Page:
Sunday, April 03, 2005

ECHIDNE OF THE SNAKES writes about the disproportionate effect of December's tsunamis on women. Oxfam International has published the results of a study showing that most of the deaths as a result of the tsunamis were women. In some refugee camps, men outnumber women by 10 to 1.

There are a number of reasons for this. The most obvious one is the fact that women are usually not as physically strong as men, and thus would find it harder to outrun the monstrous waves, or escape the waves in ways such as climbing trees. But gender roles and cultural norms also played a significant part:

  • Women were more likely to be at home caring for children when the tsunamis hit, and often perished because they stayed behind to save their children or other family members. Women's lesser physical strength plays in here, too: carrying a child or several children to safety would be much harder for a woman than a man.
  • Most women in places like Sri Lanka and Indonesia cannot swim, because swimming is considered immodest for women. Men often escaped the raging water by climbing trees; women were much less likely to do this, because it would be considered immodest.
  • Although women in the larger cities often wear western dress, women in rural areas and small villages still are expected to wear saris, again because they are considered more modest. Saris are long pieces of cloth wrapped around the body. It's easy to see how such clothing would facilitate drowning.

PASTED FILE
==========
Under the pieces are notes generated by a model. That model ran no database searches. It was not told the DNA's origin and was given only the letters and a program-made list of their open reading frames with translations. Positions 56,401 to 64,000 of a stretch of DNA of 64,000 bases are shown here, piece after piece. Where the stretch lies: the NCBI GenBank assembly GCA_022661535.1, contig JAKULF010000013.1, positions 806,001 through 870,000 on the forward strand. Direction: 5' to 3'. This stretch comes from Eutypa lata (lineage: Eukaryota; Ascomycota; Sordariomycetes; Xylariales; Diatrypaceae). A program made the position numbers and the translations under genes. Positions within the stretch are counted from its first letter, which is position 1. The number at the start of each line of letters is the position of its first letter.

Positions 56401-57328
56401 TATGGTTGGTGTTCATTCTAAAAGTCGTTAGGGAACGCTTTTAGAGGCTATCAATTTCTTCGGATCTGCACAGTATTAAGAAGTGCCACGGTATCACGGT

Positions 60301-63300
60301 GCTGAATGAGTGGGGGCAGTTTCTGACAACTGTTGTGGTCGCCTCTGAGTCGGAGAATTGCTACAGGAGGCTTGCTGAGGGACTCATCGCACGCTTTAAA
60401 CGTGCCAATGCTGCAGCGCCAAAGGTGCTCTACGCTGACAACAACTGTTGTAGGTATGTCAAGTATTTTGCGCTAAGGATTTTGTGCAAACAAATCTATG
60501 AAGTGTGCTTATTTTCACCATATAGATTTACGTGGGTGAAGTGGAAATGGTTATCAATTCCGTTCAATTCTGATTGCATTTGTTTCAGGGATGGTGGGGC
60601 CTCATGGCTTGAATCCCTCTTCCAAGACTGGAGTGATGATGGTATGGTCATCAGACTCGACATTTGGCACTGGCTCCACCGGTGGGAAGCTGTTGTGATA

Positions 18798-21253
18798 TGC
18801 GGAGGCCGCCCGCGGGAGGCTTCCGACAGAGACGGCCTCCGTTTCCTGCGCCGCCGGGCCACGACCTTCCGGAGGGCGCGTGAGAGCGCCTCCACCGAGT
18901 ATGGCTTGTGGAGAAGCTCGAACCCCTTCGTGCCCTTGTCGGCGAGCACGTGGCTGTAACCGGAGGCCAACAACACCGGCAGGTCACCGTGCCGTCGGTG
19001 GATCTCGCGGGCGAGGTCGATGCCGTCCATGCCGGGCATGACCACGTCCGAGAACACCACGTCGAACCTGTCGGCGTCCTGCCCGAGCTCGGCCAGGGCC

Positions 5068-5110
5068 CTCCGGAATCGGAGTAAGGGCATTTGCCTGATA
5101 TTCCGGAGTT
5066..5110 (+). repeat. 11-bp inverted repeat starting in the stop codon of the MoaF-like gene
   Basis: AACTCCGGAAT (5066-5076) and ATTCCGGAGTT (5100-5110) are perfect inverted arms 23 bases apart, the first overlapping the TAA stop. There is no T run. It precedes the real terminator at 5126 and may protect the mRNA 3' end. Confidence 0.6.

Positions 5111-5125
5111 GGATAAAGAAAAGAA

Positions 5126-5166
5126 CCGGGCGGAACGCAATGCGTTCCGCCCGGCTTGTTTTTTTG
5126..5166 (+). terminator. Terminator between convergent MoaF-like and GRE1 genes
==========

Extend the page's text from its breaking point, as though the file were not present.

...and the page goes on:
• Women's long hair got tangled in trees and debris. Long hair for women is also a cultural expectation in this region.

The impact of so many more women than men being killed by the tsunamis has been enormous, and will continue to be for a long time. Sexual abuse and harassment, up to and including rape, is a huge problem in the refugee camps. Many women have been forced into marriages, often to much older men, because there are so few women left relative to the number of men. And children who survived but lost their mother are left to be raised by their fathers, who traditionally take very little part in raising their children.

Echidne wrote this piece after reading a post on the same subject by Linnet.

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